Moving to New Zealand: What you need to know
New Zealand is a very popular place for people from all over the world to live and work abroad. Whether you’re just starting to think about it or you’ve already booked your flights, there’s a few important things you need to know. Room in the Moon can help you with everything you need to move to New Zealand!
New Zealand is divided between two main islands, the North Island and the South Island. The North Island is home to the largest city, Auckland and the capital city, Wellington. Outside of the cities are a lot of rural areas with small populations, as well as popular tourist destinations such as Rotorua. The North Island is home to the majority of New Zealand’s Mauri community and is known for its arts and culture.
The South Island’s main cities are Queenstown and Christchurch. This island is less heavily populated, with the landscape dominated by mountains, including Mt. Cook, the largest mountain in the southern hemisphere. The South Island is known for extreme sports and winter sports, with skiing popular during the winter and Queenstown home to the world’s first ever bungee jump.
New Zealand’s weather can be very unpredictable, so make sure you’re prepared for all temperatures whenever you arrive! There is a lot of variation in climate between different parts of the country.
New Zealand’s seasons are the opposite of those in the northern hemisphere. During summer, between December and February, temperatures are usually warm throughout the country. It is warmest on the north island, particularly around Auckland. In the winter, between June and August, you can expect snow on the south island and sometimes in the north as well.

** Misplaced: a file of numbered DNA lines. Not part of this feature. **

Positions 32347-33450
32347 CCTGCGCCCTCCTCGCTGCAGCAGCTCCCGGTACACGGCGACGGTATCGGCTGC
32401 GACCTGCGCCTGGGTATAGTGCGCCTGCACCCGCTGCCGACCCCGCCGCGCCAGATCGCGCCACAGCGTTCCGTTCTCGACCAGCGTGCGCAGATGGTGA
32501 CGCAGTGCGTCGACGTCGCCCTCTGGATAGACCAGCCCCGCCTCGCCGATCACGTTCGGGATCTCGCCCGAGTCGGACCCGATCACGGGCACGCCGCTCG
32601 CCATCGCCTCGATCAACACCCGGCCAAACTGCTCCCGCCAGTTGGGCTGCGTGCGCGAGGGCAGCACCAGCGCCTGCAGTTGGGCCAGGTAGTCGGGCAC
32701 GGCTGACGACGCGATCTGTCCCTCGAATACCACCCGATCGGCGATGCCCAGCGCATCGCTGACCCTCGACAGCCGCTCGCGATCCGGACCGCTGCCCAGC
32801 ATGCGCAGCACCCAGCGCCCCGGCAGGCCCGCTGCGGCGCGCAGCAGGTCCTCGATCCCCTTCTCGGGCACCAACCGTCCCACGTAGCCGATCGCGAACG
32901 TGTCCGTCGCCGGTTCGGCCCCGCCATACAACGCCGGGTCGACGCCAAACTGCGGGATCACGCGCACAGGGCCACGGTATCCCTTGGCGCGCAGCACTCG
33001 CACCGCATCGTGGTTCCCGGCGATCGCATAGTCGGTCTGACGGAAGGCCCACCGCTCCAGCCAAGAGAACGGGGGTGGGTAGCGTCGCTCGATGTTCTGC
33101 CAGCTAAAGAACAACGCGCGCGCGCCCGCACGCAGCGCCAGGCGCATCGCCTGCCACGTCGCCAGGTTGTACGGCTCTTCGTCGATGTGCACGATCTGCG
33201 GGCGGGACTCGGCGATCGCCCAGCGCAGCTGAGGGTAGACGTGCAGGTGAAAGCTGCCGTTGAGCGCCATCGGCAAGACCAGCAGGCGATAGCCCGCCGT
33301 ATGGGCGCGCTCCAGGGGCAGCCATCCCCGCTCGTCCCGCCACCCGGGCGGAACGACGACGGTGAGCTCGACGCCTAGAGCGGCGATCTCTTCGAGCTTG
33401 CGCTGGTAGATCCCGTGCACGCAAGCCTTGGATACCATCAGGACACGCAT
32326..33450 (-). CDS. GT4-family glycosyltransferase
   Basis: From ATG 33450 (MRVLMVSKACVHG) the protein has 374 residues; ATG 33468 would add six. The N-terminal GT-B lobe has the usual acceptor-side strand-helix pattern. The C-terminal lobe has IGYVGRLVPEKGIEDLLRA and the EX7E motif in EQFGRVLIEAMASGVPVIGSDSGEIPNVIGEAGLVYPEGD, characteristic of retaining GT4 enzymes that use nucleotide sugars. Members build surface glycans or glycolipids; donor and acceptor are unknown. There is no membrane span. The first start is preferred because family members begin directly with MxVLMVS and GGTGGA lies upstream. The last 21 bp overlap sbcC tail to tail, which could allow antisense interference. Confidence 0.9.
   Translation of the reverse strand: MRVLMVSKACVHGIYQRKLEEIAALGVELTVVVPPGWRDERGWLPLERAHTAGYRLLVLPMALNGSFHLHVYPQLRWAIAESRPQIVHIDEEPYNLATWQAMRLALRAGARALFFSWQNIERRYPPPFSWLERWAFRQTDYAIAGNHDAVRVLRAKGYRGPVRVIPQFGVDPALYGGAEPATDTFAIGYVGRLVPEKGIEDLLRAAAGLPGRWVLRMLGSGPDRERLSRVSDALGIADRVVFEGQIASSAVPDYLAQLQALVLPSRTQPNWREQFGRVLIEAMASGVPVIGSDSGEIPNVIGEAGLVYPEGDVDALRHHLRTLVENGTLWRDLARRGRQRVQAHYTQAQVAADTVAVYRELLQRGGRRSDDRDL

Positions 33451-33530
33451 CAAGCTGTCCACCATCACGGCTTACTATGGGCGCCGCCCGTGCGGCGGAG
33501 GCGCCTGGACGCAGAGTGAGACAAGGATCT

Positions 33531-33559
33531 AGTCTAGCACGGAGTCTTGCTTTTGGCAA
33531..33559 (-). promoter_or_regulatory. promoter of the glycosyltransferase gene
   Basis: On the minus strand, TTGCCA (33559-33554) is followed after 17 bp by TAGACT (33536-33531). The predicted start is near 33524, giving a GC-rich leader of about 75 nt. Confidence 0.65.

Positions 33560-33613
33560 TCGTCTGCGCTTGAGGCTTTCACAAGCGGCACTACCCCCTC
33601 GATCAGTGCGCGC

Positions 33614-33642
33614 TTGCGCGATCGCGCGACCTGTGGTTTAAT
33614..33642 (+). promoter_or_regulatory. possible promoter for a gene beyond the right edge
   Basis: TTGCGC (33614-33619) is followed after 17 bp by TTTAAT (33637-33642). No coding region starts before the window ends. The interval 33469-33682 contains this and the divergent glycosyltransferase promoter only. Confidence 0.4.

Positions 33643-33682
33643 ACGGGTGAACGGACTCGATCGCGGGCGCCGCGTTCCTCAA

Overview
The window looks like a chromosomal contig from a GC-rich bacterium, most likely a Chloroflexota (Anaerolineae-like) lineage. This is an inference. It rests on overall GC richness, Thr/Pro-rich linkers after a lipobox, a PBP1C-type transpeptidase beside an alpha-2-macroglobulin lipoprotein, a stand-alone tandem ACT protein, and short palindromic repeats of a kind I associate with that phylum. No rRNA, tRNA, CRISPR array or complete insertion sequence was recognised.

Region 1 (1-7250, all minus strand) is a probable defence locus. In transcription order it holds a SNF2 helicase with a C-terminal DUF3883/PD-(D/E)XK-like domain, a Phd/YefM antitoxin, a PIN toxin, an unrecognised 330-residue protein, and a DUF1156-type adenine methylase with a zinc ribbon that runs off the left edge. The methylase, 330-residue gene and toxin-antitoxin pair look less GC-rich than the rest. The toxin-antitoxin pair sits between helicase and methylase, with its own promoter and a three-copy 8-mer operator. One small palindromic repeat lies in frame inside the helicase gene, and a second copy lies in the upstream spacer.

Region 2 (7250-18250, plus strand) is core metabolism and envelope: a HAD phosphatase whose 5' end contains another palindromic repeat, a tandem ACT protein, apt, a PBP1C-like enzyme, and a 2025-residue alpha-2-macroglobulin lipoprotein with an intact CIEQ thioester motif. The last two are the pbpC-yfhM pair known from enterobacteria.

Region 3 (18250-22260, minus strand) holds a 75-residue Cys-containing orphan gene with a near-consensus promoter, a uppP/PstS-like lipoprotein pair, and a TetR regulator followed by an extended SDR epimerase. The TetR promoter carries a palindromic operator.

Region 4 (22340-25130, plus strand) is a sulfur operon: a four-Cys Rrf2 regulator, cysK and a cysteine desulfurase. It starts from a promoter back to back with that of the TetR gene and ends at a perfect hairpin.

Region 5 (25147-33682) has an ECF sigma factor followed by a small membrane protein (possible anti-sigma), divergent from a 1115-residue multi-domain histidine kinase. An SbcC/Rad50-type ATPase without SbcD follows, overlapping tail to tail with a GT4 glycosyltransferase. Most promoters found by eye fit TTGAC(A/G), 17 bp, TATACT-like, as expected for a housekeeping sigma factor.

Rainfall varies around the country. The north has a sub-tropical climate, with Auckland being New Zealand’s wettest city. The south is much drier, with less rainfall in Queenstown and Christchurch experiencing less rainfall than any other city in the country.
New Zealanders, or ‘Kiwis,’ are proud of their heritage. The island was first discovered by the Polynesians, now known as Mauris, in the 13th century. British and European settlers arrived around 500 years later. There is still a strong Mauri community in New Zealand, with tourist locations such as Rotorua celebrating Mauri history and culture. The national anthem, ‘God Save New Zealand,’ is sometimes sung with alternating English and Mauri verses.
New Zealanders in general are relaxed and welcoming to new people in their community. Outdoor lifestyles and activities are encouraged in order to make the most of and protect the natural beauty in the country.
The Food & Drink
Traditional Kiwi meals include local ingredients grown and harvested in New Zealand, such as Kumura (sweet potato) and beef. Restaurants around the country serve a mixture of local meals and international cuisine. You’re never far from fresh water in New Zealand, so seafood of all kinds are extremely popular both in restaurants and home cooking.
You can buy alcohol in most supermarkets in New Zealand as well as smaller convenience stores. Wine produced in New Zealand has an excellent international reputation.